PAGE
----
Congressman-elect George Santos, who is out, confirmed that he had deceived voters by fabricating parts of his professional and academic history.
In interviews with conservative-owned media outlets, The New York Post and WABC-AM radio, Santos, 34, admitted to some of the lies uncovered in a New York Times investigation.
And while he did admit to those misrepresentations, he told the Post that still plans to take office.
"I am not a criminal," he told the paper.
The Times investigation alleged that Santos lied about going to New York City's Baruch College before going on to work at Citigroup and Goldman Sachs. The college and those companies said they couldn't find any record of Santos's graduation or employment.
He told the Post that he "never worked directly" with those two companies, but that he worked with them through a company called Link Bridge.
Santos also said he never graduated from Baruch or any college.
"I didn't graduate from any institution of higher learning. I'm embarrassed and sorry for having embellished my resume," he said. "I own up to that ... We do stupid things in life."
The lawmaker-elect also came clean about his marriage to a woman. Santos is the first non-incumbent gay Republican elected to the House (other Republicans have come out while in office and were later reelected). TheDaily Beast reported last week that he was married to the woman until 2017.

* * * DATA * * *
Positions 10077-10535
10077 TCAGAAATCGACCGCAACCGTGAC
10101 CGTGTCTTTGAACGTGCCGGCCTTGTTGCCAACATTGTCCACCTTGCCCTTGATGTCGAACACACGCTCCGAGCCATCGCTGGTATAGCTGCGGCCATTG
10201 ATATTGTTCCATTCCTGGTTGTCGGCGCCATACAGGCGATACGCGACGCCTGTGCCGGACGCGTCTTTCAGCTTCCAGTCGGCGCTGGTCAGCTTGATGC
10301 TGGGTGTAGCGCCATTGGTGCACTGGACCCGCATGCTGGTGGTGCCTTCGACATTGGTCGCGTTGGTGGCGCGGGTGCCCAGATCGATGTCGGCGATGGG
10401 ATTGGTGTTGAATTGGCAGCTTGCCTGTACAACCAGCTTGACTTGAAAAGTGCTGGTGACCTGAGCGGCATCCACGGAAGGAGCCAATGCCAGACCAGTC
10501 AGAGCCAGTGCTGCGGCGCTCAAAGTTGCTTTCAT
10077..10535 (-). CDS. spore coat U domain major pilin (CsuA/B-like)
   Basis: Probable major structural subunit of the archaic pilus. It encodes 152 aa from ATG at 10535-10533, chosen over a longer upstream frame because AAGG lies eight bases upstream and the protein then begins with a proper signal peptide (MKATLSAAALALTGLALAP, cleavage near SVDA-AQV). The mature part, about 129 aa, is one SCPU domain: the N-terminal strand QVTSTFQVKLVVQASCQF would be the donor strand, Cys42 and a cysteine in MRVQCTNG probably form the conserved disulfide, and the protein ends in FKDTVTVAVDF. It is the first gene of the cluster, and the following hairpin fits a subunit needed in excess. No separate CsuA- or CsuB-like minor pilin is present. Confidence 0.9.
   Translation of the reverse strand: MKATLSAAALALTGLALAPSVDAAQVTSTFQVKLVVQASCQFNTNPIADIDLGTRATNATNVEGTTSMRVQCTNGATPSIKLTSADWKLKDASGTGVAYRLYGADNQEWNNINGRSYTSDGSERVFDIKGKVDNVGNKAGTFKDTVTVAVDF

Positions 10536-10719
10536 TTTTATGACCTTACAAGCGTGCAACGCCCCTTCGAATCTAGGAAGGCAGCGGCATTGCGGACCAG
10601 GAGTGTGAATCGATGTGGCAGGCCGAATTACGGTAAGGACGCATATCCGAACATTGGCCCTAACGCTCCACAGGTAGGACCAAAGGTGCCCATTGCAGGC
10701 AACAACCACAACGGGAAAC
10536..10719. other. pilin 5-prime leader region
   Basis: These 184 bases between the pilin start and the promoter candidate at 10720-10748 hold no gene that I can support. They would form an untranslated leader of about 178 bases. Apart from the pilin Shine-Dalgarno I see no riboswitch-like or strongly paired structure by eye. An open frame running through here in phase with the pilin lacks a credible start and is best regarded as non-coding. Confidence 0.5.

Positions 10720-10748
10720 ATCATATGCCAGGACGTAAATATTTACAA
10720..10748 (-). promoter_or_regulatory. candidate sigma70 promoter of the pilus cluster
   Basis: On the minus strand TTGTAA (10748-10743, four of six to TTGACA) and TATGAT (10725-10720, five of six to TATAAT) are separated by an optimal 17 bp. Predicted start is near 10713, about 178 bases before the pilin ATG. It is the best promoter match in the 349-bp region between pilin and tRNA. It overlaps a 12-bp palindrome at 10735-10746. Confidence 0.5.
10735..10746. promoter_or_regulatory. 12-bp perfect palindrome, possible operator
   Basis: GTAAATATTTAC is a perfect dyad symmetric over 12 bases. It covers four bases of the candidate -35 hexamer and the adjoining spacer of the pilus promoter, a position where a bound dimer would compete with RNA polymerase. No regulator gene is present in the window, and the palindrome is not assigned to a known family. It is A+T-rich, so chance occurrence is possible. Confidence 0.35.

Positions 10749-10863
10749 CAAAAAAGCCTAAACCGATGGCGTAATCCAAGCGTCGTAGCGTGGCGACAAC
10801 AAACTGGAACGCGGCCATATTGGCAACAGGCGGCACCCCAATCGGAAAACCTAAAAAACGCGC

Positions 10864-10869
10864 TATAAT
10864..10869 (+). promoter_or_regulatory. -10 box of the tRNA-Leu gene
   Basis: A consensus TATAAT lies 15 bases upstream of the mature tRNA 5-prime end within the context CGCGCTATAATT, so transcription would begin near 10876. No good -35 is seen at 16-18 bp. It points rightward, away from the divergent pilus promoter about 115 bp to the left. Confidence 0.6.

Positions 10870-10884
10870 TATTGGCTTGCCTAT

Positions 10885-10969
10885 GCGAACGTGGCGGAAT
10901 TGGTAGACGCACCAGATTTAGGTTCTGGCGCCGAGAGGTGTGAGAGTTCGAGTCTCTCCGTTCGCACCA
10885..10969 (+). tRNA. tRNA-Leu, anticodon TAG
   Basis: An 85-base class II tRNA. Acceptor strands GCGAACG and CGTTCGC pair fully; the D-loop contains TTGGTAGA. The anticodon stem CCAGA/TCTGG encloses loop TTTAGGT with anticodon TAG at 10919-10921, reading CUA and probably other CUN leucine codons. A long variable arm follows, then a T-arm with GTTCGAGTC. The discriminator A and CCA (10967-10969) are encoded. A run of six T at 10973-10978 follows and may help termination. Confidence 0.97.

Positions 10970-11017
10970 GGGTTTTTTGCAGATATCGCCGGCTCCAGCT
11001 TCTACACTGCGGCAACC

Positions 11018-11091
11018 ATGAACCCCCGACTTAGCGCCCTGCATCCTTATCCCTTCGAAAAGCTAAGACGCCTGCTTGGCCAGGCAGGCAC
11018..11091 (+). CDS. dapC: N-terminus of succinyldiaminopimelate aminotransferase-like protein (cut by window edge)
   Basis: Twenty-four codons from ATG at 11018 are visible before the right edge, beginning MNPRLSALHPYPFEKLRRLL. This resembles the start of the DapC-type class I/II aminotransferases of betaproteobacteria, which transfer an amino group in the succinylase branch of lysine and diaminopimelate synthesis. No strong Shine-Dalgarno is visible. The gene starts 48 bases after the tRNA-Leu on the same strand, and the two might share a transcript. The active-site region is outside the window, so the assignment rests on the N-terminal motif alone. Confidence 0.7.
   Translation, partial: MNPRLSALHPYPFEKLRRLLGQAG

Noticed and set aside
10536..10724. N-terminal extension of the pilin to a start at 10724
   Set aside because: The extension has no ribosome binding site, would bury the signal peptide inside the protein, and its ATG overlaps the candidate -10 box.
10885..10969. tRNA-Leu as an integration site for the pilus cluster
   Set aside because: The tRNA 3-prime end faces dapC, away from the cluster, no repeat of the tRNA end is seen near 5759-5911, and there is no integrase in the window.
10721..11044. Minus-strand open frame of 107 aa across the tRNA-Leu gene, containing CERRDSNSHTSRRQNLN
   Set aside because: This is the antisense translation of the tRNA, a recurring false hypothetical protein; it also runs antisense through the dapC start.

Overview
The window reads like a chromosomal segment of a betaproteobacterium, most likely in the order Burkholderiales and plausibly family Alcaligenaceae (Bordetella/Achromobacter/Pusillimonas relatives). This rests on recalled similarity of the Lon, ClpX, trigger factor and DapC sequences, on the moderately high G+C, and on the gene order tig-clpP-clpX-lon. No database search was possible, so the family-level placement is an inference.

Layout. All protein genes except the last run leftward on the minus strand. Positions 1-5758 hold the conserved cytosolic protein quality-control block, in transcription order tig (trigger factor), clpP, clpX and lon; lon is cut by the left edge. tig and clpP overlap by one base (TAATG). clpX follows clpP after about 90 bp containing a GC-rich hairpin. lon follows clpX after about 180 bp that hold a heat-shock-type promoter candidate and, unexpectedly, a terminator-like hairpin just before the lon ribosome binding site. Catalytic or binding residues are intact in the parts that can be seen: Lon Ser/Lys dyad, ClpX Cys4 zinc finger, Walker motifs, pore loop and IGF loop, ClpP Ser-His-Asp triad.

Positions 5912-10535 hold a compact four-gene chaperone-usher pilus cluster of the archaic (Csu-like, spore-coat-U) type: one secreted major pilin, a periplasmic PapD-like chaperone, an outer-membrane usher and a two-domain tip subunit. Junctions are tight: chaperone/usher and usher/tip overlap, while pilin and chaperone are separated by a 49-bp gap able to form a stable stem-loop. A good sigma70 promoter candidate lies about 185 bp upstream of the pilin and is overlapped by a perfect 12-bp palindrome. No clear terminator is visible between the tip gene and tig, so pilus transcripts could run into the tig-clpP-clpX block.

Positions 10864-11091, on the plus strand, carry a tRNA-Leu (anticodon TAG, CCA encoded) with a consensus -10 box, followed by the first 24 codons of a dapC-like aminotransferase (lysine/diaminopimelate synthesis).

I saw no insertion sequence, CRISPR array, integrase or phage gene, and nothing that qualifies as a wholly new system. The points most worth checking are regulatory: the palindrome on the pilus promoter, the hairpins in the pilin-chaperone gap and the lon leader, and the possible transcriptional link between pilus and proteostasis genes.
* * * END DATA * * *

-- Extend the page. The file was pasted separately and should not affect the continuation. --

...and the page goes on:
"I dated women in the past. I married a woman. It's personal stuff," Santos explained to the Post. "I'm very much gay."
He said that he accepted his sexuality and that people change. "I'm one of those people who change," he said.
The Post also reports that Santos admitted to lying about owning 13 different properties. He told the outlet that he now is living with his sister but is looking for a place of his own. Santos also denied an allegation made in the Times about a criminal charge in Brazil related to him allegedly writing stolen checks. A week ago, Santos quoted former U.K. prime minister Winston Churchill and blasted the Times, claimingin Trump-ian fashion that the newspaper of record was attempting "to smear his good name."
Santos played down concerns that his lies will impinge his effectiveness as a lawmaker representing Long Island.
"I campaigned talking about the people's concerns, not my resume," Santos said.
"I intend to deliver on the promises I made during the campaign -- fighting crime, fighting to lower inflation, improving education," he continued, adding, "The people elected me to fight for them."
The Post reports that senior House GOP lawmakers knew of the embellishments.
"As far as questions about George in general, that was always something that was brought up whenever we talked about this race," one senior Republican leadership aide told the paper. "It was a running joke at a certain point. This is the second time he's run and these issues we assumed would be worked out by the voters."
"This [controversy] will not deter me from having good legislative success. I will be effective," Santos said. "I will be good."
He added, "My sins here are embellishing my resume. I'm sorry."